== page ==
14. 14. Sixstepstocreatea productionstrategy Step 1: Set challenging long-term goals • Normal efficiency improvement rate is often around 6% a year. Many companies can handle this level with their normal capacity to expand. 6% a year over five years represents an improvement of 34% over the period. • This means that, if your aim is to increase productivity by only 34% over five years you will not need any development strategy to achieve it! • World-class companies manage to sustain improvements in the production of 15% a year. This equates to a doubling of production over a five-year period. If you set this type of target, you will need a strategy to succeed. Let's start creating! • Obviously one goal will not be sufficient. If you only focus on productivity increase, it is easy to come up with solutions like "tear down the factory and build a new one". You need a ceiling for investment levels, stock levels, and total costs.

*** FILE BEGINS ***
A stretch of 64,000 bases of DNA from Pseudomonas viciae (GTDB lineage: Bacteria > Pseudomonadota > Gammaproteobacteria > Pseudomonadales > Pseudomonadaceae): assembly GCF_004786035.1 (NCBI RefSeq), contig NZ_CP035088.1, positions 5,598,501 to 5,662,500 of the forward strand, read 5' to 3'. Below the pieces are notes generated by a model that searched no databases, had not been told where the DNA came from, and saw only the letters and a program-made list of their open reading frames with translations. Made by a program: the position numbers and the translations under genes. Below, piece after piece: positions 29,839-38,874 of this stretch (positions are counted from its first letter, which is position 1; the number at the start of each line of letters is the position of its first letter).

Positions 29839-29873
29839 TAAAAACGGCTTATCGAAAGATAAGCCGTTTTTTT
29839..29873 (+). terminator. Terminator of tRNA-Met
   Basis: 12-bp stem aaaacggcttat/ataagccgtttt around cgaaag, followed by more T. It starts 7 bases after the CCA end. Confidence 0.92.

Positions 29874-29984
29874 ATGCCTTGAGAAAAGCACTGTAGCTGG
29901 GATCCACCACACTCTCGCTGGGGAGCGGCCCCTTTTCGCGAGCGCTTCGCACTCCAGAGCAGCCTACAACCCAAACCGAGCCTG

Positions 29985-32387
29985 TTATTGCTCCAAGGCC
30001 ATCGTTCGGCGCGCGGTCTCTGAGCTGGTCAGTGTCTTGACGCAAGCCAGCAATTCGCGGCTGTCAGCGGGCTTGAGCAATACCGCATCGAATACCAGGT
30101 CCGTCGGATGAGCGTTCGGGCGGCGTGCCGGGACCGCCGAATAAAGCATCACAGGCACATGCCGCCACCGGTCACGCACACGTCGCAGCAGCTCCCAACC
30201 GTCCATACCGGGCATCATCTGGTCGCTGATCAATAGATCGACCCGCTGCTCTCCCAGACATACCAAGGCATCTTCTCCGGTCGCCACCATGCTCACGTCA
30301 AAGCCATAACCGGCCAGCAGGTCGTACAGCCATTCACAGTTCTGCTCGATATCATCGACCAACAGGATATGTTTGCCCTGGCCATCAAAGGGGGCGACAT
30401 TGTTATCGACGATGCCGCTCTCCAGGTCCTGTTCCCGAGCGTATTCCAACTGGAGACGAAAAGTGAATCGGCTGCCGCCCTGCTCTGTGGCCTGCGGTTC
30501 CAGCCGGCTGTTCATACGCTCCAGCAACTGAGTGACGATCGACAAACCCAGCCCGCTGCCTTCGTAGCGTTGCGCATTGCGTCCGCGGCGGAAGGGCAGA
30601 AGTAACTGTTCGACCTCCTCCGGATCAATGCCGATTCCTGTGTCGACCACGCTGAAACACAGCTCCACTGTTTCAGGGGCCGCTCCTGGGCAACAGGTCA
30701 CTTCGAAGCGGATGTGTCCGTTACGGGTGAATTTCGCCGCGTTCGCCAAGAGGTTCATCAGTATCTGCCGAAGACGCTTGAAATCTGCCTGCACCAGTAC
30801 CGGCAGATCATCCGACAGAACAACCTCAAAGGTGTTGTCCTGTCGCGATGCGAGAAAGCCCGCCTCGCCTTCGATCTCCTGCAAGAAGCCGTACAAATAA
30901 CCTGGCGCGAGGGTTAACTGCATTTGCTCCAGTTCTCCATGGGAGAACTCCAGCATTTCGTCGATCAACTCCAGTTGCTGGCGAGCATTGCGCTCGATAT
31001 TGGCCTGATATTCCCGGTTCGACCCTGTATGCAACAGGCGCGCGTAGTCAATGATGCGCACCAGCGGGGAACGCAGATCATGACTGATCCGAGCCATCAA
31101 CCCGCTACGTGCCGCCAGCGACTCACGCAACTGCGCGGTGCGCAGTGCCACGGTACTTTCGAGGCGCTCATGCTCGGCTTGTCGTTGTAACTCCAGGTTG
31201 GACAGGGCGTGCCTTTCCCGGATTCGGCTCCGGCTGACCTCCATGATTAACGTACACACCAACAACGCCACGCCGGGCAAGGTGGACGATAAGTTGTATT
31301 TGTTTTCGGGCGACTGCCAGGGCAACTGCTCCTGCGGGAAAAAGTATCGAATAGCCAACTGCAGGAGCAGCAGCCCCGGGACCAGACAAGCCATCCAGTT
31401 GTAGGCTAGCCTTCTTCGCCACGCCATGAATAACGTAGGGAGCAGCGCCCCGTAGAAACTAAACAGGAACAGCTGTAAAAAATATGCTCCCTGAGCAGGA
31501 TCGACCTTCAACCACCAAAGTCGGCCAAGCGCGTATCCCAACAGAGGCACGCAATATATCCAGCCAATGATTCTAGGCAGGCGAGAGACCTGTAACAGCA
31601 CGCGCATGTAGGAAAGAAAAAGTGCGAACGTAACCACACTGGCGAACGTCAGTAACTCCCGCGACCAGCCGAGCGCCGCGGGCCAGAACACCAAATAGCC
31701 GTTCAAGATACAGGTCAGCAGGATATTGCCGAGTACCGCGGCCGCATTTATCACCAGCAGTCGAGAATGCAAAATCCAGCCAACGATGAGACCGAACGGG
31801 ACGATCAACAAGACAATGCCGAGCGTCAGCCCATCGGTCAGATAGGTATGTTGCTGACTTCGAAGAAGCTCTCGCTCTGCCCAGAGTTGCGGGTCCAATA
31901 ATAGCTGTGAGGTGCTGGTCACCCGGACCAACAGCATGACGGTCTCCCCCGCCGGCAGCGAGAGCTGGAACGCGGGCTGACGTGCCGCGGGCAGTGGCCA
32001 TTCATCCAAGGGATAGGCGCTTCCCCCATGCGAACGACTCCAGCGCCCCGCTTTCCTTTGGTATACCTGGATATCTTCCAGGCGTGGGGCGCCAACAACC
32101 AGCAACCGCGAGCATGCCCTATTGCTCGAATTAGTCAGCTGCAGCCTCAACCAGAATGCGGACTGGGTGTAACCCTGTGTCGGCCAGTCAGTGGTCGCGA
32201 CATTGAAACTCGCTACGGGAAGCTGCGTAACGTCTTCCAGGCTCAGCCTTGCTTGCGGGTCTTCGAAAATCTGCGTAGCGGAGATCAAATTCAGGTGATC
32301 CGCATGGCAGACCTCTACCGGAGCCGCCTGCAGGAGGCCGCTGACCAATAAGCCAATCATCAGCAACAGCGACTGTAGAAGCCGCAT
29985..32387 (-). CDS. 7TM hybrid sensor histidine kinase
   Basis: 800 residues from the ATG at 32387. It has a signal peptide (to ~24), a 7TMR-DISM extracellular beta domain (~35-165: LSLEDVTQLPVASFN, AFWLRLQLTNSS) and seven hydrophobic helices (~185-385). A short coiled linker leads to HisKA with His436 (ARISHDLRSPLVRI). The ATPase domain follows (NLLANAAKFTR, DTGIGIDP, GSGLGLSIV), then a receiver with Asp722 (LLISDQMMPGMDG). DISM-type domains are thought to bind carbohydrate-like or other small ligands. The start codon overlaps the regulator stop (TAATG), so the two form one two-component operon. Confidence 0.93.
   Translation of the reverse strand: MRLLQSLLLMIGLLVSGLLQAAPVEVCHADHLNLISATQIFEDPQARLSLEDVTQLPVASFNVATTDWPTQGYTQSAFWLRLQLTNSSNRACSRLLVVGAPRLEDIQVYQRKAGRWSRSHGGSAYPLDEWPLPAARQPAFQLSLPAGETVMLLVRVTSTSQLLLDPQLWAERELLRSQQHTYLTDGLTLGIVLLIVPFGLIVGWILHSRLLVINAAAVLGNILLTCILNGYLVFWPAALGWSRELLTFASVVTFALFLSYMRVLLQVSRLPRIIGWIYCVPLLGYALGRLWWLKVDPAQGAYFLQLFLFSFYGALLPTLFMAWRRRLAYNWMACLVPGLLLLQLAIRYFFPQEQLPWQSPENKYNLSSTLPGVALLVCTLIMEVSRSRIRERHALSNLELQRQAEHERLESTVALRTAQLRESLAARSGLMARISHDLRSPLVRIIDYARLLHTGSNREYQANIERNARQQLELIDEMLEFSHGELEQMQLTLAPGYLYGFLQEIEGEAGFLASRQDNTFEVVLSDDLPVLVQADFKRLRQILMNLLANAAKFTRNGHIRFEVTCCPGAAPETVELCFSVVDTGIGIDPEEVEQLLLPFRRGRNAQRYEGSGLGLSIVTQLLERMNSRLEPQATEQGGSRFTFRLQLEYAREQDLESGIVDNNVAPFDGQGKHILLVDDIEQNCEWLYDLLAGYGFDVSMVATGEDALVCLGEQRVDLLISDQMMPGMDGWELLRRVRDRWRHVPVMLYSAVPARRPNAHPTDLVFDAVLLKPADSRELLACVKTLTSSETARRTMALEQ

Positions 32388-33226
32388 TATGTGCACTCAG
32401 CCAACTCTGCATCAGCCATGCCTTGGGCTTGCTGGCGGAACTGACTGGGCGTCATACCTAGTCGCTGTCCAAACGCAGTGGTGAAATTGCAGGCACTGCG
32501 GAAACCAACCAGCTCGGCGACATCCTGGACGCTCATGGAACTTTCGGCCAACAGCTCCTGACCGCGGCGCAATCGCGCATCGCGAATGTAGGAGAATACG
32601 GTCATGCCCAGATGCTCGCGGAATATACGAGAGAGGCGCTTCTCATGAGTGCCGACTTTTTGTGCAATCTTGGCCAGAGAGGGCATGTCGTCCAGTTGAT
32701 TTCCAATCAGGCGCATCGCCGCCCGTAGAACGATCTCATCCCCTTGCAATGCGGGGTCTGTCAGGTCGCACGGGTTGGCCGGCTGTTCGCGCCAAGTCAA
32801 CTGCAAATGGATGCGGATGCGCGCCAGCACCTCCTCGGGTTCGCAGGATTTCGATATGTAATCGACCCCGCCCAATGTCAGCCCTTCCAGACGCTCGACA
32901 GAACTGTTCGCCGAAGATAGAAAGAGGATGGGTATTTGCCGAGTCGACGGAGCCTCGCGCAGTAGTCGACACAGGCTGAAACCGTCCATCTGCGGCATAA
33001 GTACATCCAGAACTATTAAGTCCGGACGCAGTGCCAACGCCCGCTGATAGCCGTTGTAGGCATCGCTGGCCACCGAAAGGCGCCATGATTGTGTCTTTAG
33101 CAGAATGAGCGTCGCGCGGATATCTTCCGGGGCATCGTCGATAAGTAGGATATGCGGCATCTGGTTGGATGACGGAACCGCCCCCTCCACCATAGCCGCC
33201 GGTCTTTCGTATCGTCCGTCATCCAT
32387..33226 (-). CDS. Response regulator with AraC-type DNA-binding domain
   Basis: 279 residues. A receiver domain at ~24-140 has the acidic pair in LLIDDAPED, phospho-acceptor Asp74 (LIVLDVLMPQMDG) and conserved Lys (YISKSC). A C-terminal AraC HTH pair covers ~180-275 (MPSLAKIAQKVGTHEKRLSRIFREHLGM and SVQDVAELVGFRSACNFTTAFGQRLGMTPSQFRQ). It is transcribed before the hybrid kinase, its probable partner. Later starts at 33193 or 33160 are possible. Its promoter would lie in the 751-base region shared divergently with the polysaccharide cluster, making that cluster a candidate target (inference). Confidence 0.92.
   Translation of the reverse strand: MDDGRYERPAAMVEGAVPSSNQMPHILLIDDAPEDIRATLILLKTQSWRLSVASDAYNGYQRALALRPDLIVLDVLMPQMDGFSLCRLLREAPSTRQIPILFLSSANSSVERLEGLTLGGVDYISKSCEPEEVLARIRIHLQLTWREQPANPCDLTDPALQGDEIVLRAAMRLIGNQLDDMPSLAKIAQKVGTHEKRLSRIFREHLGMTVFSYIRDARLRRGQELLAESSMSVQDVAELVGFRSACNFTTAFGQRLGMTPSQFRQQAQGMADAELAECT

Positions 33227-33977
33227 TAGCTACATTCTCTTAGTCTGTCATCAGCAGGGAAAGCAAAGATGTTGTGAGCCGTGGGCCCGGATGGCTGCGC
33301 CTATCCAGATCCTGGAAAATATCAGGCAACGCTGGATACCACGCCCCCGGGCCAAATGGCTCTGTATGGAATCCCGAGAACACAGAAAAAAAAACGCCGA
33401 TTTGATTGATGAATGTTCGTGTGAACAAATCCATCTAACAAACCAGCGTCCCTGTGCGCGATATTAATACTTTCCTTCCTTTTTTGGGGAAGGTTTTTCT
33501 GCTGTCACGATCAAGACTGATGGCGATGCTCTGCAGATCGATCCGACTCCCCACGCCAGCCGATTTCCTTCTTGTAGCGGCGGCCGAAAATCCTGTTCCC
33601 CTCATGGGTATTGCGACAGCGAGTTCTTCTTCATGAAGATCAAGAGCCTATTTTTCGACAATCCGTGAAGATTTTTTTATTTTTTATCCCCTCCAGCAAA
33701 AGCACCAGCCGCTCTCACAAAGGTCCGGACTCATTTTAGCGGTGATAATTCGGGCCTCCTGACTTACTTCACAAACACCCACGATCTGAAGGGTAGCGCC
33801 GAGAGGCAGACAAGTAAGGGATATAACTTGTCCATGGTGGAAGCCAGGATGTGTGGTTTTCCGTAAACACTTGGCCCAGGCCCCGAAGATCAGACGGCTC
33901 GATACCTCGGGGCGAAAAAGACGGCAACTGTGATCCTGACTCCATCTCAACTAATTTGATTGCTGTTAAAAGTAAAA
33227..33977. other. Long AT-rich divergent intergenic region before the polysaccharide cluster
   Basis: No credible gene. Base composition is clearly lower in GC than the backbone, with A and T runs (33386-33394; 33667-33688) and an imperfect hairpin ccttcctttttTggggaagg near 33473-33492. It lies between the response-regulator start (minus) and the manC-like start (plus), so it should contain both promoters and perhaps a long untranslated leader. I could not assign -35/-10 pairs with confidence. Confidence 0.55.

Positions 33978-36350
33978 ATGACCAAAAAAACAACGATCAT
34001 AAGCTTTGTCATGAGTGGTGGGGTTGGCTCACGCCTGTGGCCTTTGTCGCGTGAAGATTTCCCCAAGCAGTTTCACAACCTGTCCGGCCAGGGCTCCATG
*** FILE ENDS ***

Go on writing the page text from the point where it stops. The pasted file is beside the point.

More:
15. 15. Sixstepstocreatea productionstrategy Step 2: Identify an expert • The ideal expert is someone you trust. It could be someone who works for the company, or it could be a consultant. • The important thing is that the personal chemistry is right. Your expert must be able to work together with you and mix with your associates at all levels. • Your expert must also have a broad knowledge base. To have undertaken a similar task earlier is an obvious requirement as is being fully conversant with all aspects in the lean toolbox. If we're dealing with the production process he/she also requires an understanding of other ways of getting results, such as Six Sigma, production- related IT solutions, maintenance, and production finance. Every challenge is unique, so it's a case of not falling into the same old rut as before. • A knowledge of your specific industry is of course desirable, but the most important aspect is that your expert has experience from several industries so that he/she can distinguish between what is related to your industry and what is generally applicable.